Regardless of which border point you use, you will be required to pay, on the spot, the Israeli departure fee/tax.  The current Israel departure tax/fee ranges from $28 to $50 per person depending upon which border point you cross and fees are subject to change without notice. In addition, there are shuttle / bag fees of up to $8 per person. All local fees must be paid in local currency.

Please note that Israeli and/or Jordanian drivers and guides are not permitted to cross the border with you. When traveling from Israel to Jordan, your Israeli transfer (car and driver) will bring you to a designated border crossing point. Once you complete your Israeli exit formalities you will proceed unescorted to the Jordanian border terminal. After completing Jordanian entry formalities, please look for your Jordanian transfer (car and driver) who will wait for you holding an Alexander+Roberts sign with your name. He/she will transfer you to your hotel in Amman or to your designated Jordanian Dead Sea resort hotel. 

Border Crossing Information
(subject to change without notice)

Allenby Bridge (King Hussein) border point
(last arrival must be 3 hrs before closing; see hours below)
This Jordan river crossing in the Jordan Valley east of Jericho, about one hours drive from Jerusalem, is the closest to the city.  You must have a Jordanian visa in advance (see note above). Should a traveler not have the required visa, the crossing will be over the Sheikh Hussein Bridge located one and a half hours further to the North. Your transfer costs will be significantly higher.

Opening times: (subject to change without notice)
Sunday – Thursday 8:00AM to 10:00PM
Friday – Saturday, Jewish Holidays & eve of Jewish Holidays: 8:00AM to 11:00AM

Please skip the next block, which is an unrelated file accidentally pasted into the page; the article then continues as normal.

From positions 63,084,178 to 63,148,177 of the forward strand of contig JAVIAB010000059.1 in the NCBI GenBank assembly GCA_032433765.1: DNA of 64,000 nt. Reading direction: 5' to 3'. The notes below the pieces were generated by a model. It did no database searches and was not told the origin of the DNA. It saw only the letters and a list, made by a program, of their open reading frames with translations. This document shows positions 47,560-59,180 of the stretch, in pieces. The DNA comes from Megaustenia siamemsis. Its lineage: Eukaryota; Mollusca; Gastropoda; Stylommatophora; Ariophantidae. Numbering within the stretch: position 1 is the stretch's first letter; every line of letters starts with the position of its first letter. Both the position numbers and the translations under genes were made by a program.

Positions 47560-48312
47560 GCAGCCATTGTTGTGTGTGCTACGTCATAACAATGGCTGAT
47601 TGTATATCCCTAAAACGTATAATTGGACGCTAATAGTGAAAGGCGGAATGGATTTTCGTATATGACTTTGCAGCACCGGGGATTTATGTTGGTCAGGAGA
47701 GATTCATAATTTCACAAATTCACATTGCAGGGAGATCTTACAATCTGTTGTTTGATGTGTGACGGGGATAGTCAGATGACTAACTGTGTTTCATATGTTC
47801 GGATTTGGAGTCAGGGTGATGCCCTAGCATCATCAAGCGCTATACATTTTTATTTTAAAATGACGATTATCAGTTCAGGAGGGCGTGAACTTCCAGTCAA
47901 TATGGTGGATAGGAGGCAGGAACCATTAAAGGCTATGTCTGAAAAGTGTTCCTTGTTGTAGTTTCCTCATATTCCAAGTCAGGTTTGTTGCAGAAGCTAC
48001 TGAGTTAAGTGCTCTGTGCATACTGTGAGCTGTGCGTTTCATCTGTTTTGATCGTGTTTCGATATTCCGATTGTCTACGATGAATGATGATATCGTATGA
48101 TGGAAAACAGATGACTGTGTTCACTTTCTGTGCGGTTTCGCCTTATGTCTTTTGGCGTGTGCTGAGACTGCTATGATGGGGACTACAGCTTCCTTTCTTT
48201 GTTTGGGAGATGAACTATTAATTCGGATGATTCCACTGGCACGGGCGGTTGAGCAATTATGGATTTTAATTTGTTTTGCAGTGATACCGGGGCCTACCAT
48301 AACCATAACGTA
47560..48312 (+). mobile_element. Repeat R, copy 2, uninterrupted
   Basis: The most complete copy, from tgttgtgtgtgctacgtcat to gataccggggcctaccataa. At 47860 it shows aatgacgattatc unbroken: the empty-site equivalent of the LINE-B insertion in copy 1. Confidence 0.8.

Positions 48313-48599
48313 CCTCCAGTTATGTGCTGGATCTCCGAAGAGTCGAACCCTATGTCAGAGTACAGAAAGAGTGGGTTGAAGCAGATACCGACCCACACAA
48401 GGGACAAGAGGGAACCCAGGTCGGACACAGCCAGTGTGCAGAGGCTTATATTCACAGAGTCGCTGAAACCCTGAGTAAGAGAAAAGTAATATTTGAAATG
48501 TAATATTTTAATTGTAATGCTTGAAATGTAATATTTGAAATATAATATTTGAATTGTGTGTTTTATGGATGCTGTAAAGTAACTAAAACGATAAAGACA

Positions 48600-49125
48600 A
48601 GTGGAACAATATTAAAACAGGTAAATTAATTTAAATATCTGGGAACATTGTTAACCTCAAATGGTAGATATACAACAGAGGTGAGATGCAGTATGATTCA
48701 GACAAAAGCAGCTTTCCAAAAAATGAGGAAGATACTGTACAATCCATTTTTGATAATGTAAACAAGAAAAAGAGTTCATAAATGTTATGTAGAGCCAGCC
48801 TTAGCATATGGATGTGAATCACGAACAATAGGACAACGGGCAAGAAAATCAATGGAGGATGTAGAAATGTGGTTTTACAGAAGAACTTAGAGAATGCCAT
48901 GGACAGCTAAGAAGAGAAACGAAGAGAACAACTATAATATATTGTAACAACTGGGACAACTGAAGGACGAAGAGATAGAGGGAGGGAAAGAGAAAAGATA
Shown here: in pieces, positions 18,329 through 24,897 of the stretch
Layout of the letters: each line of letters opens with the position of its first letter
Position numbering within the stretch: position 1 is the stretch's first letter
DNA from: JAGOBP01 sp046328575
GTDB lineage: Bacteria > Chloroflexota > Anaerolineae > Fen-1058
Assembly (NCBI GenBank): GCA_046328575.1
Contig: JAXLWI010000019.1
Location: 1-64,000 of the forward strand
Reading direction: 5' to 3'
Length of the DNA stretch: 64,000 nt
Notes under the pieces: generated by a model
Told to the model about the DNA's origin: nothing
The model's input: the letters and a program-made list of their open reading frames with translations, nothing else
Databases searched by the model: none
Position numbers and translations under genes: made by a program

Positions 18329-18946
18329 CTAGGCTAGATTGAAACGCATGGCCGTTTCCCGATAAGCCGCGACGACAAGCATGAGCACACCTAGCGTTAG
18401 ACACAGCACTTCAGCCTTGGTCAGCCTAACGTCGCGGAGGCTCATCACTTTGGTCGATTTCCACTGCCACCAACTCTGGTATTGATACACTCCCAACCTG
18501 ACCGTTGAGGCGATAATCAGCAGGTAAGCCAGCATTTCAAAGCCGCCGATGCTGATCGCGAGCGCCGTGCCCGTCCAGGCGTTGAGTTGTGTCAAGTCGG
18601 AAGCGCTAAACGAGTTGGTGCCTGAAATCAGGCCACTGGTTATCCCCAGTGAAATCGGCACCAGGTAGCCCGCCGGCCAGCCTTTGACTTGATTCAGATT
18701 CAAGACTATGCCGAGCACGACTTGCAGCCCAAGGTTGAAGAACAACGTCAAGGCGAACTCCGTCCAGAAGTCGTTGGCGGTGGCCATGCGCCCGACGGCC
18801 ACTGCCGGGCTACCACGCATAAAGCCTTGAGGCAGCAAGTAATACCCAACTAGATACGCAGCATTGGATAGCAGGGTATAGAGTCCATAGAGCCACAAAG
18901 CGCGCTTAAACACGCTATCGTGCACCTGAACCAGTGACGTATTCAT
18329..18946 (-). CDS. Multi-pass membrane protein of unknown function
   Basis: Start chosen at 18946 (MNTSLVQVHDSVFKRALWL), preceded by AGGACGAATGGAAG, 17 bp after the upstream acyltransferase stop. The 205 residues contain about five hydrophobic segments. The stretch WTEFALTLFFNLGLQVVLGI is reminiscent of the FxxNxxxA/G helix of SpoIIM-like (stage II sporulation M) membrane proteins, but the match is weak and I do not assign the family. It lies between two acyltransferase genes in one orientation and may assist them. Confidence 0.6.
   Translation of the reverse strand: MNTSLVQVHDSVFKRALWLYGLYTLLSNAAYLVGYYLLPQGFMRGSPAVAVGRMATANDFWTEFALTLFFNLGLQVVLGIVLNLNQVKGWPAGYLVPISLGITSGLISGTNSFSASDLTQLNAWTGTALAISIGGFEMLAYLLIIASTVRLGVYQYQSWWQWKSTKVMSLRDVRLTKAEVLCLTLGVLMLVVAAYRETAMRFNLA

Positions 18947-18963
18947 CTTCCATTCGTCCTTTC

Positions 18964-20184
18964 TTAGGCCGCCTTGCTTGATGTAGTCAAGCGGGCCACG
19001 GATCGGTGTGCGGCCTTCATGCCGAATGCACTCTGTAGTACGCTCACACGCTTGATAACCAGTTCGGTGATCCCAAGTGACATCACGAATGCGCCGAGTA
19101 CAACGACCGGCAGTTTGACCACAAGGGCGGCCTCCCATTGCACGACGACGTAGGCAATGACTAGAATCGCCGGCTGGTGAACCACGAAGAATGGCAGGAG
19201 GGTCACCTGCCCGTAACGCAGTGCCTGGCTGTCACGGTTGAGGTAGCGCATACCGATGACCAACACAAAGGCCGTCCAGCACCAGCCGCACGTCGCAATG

Closed on Yom Kippur (exact date to be advised about one week in advance by authorities).

Current Israeli land departure fees/tax: approximately $52 per person

Sheikh Hussein Jordanian River Border Terminal
Located near the Israeli town of Beit She’an, this is the northernmost Jordan River crossing point. It is about 57 miles from Amman. If you are entering Jordan from Israel at this border point, your Jordanian visa may be obtained on the spot.

Opening times: (subject to change without notice)
Sunday – Thursday: 6:30AM to 9:00PM
Friday – Saturday: 8:00AM to 8:00PM

Jordanian visa cost: approximately USD $15 per person, payable on the spot in cash (USD exchange for Jordanian Dinars).

Current Israeli land departure fees/tax: approximately $30 per person

Arava (Yitzhak Rabin) border point
Located about 2 miles north of Eilat, Israel. There are currently some pending regulations at this border point, to avoid possible issues, we strongly suggest that you obtain a Jordanian visa in advance (see note above). 

Opening times: (subject to change without notice)
Sunday – Thursday: 6:30AM to 8:00PM
Friday – Saturday: 8:00AM to 8:00PM
Closed on Yom Kippur and Islamic New Year

Current Israeli land departure fees/tax: approximately $30 per person

Please be patient and prepared for delays when using land crossing points from Israel to Jordan. This crossing procedure is guided by politics and protocol. Crossing the border can take up to three hours, depending on Israeli security measures. If possible avoid crossing between 11AM and 3PM when delays are more common.